A Complete Guide to Magnetic Tape

An easy to follow guide that explains all you need to
know about magnetic tape including the various uses.

Magnetic Tape banner

What is Magnetic Tape?

Magnetic tape is an ingenious and versatile alternative to adhesive tape, ideal for use in commercial environments. As the name suggests, the product makes use of magnetism rather than conventional adhesive for its primary gripping power, allowing quick and easy adjustment, removal and reuse.

Some of the most common constituent materials of magnetic tape are strontium ferrite or barium ferrite.An alloy of these elements with magnetic iron particles is typically encased in a heat-sensitive plastic binding material to create the finished product.

What is Magnetic Tape Used for?

Commercial magnetic tape is used in a wide variety of settings and applications for many different purposes. Just a few potential environments where magnetic tape could be used include shops, factories, exhibition halls and similar environments where signs, posters, dividers, placards and point-of-sale material are displayed but also routinely changed.

Other uses of magnetic tape include:

  • Creating a temporary storage space for ferromagnetic items (i.e. made from a material that is attracted to magnets)

  • Storing tools or other items close to machinery for speed, efficiency and ease of access

  • Holding handleless doors closed

Magnetic Tape Data Storage

Additionally, a different type of magnetic tape was used as a method of storing media such as video, audio, and computer code until the development of modern information technology. Although magnetic tape is being used less and less nowadays, it is still sometimes used as a medium for archiving, backups, and data storage. This is because it is a capacious medium and therefore provides more storage space than alternatives like USB sticks and rewritable disk drives. However, with the rise in popularity of cloud-based services, tasks like routine computer backups are becoming increasingly less likely to use a magnetic tape storage solution.

Magnetic tape also has drawbacks as a data retrieval medium. It is a ‘serial’ access product, meaning that the reading device must fast-forward through the tape from the beginning to access a particular piece of data. This is a slow and laborious process in comparison to RAM (random access memory) which can be accessed in any order.

Types of Magnetic Tape

Magnetic tape is available in a variety of lengths and materials, with a range of backings for different circumstances. It is usually easy to cut if you require a specific or more precise length.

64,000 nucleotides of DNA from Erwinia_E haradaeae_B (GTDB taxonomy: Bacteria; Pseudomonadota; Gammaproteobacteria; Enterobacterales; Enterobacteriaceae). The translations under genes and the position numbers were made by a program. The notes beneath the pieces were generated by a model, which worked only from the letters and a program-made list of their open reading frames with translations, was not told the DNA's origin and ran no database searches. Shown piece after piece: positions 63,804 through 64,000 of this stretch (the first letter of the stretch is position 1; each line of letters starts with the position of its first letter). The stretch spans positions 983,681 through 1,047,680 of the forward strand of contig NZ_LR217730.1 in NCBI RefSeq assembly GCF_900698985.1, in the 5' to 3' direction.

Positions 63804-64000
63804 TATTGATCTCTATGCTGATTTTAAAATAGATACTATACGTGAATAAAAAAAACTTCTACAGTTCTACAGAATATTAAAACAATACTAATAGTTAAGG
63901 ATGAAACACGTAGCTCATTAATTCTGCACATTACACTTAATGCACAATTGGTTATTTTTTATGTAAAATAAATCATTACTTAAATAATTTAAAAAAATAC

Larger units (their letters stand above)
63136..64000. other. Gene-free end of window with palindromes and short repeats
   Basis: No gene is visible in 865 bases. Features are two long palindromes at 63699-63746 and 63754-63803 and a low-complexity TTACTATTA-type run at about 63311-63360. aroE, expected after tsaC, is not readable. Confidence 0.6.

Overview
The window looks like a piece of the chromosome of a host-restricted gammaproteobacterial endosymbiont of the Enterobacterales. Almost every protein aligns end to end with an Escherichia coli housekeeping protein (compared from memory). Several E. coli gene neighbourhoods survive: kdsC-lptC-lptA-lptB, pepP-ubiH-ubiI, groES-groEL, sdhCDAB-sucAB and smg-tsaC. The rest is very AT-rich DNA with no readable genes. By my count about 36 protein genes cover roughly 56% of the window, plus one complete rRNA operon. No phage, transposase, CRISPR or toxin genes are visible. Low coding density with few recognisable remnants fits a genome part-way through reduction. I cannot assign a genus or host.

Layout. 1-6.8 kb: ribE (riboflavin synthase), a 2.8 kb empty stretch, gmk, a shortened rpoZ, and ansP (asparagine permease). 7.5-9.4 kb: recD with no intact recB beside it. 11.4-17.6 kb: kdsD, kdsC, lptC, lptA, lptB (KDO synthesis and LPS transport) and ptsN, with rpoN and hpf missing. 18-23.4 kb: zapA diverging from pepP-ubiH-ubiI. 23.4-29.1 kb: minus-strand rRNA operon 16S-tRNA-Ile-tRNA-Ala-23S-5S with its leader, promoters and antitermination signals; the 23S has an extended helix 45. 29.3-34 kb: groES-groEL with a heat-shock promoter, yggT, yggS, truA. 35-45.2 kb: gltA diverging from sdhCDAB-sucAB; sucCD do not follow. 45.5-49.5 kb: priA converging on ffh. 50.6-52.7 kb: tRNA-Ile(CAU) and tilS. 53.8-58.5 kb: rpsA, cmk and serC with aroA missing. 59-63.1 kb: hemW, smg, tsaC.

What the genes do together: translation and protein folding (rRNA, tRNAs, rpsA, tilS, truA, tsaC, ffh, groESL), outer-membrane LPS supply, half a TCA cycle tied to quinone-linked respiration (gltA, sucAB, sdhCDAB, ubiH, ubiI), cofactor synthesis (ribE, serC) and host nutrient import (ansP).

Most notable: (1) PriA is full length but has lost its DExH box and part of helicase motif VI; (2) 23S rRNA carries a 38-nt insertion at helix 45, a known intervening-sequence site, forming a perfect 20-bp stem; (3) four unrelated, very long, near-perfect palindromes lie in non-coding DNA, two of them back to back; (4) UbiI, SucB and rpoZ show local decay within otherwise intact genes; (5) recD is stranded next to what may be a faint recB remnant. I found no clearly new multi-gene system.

Here is a little more detail on some of the different types of magnetic tape:

Adhesive Back Magnetic Tape

Adhesive Back Magnetic Tape

As the name suggests, this form of magnetic tape features an adhesive layer along the back, allowing it to be attached to straight or curved surfaces which are not ferromagnetic.

The pressure-sensitive adhesive included on many such products allows for easy application. Self-adhesive magnetic tape can also be doubled (one strip can be laid on top of another) for an additional magnetic charge.

View Range

Plain Back Magnetic Tape

Plain Back Magnetic Tape

Plain magnetic tape is a variation of adhesive back tape, with no adhesive included. This allows users to apply their own - making this product ideal for use in specialist settings.

View Range

Traditional Back Magnetic Tape

Traditional Back Magnetic Tape

Traditional back magnetic tape is simply tape with a magnetic rather than adhesive back. It is ideal for use in environments with abundant ferromagnetic surfaces - for example, the steel racking in warehouses.

Traditional back magnetic tape frequently features wipe-on, wipe-off surfaces for the creation of temporary signage to display key information such as stock levels and product codes.

View Range


How Much Data Can a Magnetic Tape Hold?

On average, around one terabyte of data can be stored on a single magnetic tape. To put that into context, modern desktop PC hard drives typically have a capacity of anything from 1 up to 16 terabytes.

How is Data Stored on Magnetic Tape?

Magnetic tape is coated with magnetic particles. The recording device converts the data to be stored into magnetic pulses which move the particles into patterns. These patterns are reconverted to access the data at a later date.

There are two basic recording methods - linear writing and scanning. The former arranges data in long tracks along the length of the tape, while scanning creates dense tracks across the width. Scanning was devised to allow denser data storage. There are several variations, of which the most widespread is helical scanning - writing data diagonally across the width of the tape.

Why is Recording Tape Magnetic?

Recording tape is magnetic because the manipulation of magnetic particles is an efficient and cost-effective way of storing data for later retrieval - and music is a form of data at this basic level. Nowadays, though, modern computer drives have largely replaced magnetic tape as the primary medium for recording.

How Strong is Magnetic Tape?

The strength of magnetic tape can be calculated using the following formula

  1. Calculate the surface area of the tape by multiplying the length by the breadth, for example, a piece of 30cm long magnetic tape which is 2cm wide will have a surface area of 60cm

  2. Multiply this figure by its adhesive force per square centimetre, for example, 60cm² x 100g/ cm² = a maximum strength or pull force of 6,000g (6kg)

Is Magnetic Tape Attracted to Itself?

Magnetic tape is available in two forms - type A and type B. Opposites will attract, for instance, if two pieces of the same type are placed on one another, each will repel the other.